# Quickie on Boolean valued models

Bell writes on page 21 (you may use the search in the preview to search for "21" to view the page):

"..., we show that, for any complete Boolean algebra $B$, all the theorems of $ZFC$ are true in $V^{(B)}$. ..."

On Wikipedia it says: "For any poset $P$ there is a complete Boolean algebra $B$ and a map $e$ from $P$ to $B^+$ (the non-zero elements of $B$) such that the image is dense, $e(p)\le e(q)$ whenever $p \le q$, and $e(p)e(q)=0$ whenever $p$ and $q$ are incompatible. This Boolean algebra is unique up to isomorphism. It can be constructed as the algebra of regular open sets in the topological space of $P$ (with underlying set $P$, and a base given by the sets $U_p$ of elements $q$ with $q\le p$)."

Question 1: Is it the case that if we extend $V$ then we can use any Boolean algebra but if we use a model $M \subset V$ then we have to use the unique Boolean algebra as described on Wikipedia?

Question 2: Assume I have a model $M$ of some theory, not necessarily $ZF$, and I want to extend it. Then I first want to construct a Boolean valued model. To this end, I first want to construct a suitable Boolean algebra satisfying the requirements mentioned on Wikipedia. (Is this correct so far?) Then what do regular open sets look like in the topology generated by $U_p$? (A set is called regular open if $U = \mathring{\overline{U}}$)

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A boolean algebra is in particular a poset, so you can embed it in a complete boolean algebra as described. (Alternatively, you could take its completion, using Stone duality.) You can construct boolean-valued models of any first-order theory, but there are extra complications when working with set theory in particular. – Zhen Lin Dec 27 '12 at 10:47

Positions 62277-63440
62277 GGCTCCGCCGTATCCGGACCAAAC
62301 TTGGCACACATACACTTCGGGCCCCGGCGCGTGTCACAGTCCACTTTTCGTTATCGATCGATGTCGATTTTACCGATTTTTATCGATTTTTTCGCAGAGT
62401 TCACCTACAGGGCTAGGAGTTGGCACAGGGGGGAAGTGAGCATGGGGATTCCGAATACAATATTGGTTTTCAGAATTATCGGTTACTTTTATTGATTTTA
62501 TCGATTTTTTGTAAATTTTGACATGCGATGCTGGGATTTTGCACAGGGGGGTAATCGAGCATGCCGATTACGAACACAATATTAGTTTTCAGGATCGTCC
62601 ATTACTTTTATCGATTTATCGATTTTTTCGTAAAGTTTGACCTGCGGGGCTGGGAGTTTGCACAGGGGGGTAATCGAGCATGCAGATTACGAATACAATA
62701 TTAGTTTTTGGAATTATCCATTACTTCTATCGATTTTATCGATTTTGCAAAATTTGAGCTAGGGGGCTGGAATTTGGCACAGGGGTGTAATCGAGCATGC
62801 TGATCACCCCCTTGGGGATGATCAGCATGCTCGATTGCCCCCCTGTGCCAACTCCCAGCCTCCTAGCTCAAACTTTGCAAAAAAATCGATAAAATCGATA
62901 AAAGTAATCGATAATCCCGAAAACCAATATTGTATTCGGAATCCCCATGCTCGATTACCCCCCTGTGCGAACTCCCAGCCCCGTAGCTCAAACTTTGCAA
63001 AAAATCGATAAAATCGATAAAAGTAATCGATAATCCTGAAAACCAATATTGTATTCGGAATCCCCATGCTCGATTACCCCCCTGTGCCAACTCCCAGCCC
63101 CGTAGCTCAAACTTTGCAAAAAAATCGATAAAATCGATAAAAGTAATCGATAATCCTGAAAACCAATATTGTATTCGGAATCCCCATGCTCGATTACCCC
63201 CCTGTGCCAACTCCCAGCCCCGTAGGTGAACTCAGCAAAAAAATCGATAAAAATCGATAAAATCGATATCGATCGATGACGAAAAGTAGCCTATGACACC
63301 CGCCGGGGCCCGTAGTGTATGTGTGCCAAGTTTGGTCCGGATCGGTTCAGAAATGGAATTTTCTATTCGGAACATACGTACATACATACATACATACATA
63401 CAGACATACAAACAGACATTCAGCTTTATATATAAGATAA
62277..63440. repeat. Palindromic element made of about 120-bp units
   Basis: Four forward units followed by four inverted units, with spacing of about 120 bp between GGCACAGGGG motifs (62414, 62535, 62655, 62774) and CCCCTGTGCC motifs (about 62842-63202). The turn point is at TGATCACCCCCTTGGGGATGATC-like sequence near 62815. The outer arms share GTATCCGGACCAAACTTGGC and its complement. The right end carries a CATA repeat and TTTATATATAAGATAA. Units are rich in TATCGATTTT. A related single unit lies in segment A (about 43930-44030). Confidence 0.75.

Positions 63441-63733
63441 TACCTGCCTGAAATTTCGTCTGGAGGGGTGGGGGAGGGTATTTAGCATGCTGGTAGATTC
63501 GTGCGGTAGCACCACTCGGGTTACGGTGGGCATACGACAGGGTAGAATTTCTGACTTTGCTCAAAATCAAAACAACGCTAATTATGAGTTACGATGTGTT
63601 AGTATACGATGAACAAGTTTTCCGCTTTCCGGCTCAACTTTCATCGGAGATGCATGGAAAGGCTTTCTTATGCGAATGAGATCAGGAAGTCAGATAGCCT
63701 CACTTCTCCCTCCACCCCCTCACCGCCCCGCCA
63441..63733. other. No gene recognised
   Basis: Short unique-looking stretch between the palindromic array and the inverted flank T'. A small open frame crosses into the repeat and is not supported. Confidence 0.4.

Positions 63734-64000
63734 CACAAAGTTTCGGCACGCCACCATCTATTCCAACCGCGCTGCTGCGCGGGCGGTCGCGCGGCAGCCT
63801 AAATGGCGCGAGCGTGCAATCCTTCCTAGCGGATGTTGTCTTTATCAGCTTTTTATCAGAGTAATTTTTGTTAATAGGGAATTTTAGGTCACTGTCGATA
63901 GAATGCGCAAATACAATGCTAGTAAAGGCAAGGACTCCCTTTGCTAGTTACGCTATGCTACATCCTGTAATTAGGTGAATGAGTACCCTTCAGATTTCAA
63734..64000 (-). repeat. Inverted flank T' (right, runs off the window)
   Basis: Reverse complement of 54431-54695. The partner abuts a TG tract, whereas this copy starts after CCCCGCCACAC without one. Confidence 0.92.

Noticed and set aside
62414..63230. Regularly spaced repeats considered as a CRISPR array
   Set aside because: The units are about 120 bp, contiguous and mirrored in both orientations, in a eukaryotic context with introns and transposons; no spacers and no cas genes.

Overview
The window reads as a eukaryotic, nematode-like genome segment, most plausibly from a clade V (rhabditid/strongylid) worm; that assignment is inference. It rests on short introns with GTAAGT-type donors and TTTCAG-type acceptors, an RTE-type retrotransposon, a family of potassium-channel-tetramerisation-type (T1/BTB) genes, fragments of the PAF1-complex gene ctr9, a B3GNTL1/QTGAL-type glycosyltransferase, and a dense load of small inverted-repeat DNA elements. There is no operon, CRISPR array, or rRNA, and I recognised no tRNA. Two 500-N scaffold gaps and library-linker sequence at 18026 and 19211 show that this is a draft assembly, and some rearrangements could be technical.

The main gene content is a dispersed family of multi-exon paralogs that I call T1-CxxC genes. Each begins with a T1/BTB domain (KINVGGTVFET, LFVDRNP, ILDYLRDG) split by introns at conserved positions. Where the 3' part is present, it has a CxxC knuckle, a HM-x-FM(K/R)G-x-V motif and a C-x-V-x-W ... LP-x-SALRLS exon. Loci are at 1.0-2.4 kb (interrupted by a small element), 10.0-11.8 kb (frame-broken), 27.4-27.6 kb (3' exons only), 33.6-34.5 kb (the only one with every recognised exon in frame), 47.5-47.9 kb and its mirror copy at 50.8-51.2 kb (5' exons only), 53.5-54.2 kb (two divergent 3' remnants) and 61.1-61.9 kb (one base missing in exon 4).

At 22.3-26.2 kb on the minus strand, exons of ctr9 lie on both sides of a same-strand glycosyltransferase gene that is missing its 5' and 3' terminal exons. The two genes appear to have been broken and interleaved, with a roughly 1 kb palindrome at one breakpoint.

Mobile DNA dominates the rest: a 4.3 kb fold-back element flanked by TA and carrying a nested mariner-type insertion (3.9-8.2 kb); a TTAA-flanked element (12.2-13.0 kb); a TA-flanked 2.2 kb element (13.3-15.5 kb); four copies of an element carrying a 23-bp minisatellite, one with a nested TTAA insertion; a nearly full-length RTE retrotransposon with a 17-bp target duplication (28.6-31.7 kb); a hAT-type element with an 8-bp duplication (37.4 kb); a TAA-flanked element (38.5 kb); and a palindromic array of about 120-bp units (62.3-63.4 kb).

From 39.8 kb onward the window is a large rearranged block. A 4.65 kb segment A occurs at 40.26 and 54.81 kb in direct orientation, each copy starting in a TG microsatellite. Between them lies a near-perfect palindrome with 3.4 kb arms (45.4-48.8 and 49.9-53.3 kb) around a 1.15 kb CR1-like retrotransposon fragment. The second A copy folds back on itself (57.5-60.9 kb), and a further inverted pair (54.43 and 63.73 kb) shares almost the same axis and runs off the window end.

@ZhenLin Thank you for the comment! – Rudy the Reindeer Dec 27 '12 at 10:59

Q1. You can use any complete Boolean algebra in your ground model. The construction on Wikipedia gives a method of embedding an arbitrary poset $P$ in a complete Boolean algebra $B$ via a map $e : P \hookrightarrow B$.

Q2. Don't worry too much about what regular open sets look like. The open sets of a poset are generated by down-sets $\downarrow(p) = \{ q \in P\, :\, q \le p \}$; that is, the open sets are unions of the down-sets. If $P$ were a total order then all the open sets would be either down-sets, $P$ or $\varnothing$, and they'd all be regular. If $P$ is a more general poset then it's a bit more complicated... try drawing a picture.

If you want a more general picture of what a regular open set looks like, just think: they're those open sets which don't change when you close and open them. Equivalently, you lose no information by taking the closure. It's good to consider $\mathbb{R}$: for instance, $(0,1) \cup (1,2)$ isn't regular open since its closure is $[0,2]$ (so the interior of its closure is $(0,2)$). In this case you lose the information that $1$ doesn't lie in the set. On the other hand, $(0,2)$ is regular open.

I recently wrote this introduction to Boolean-valued models and forcing that you might be interested in reading.

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Just to check that I understand what you're saying: when making a Boolean valued model (BVM) we take a poset $P$ and embed it into a complete Boolean algebra $B$ and then use this particular Boolean algebra to make the BVM because then we know what properties the BVM has (because verifying properties of BVMs is a pain in the neck but easy to do for posets and Boolean algebras containing posets?)? – Rudy the Reindeer Dec 27 '12 at 11:30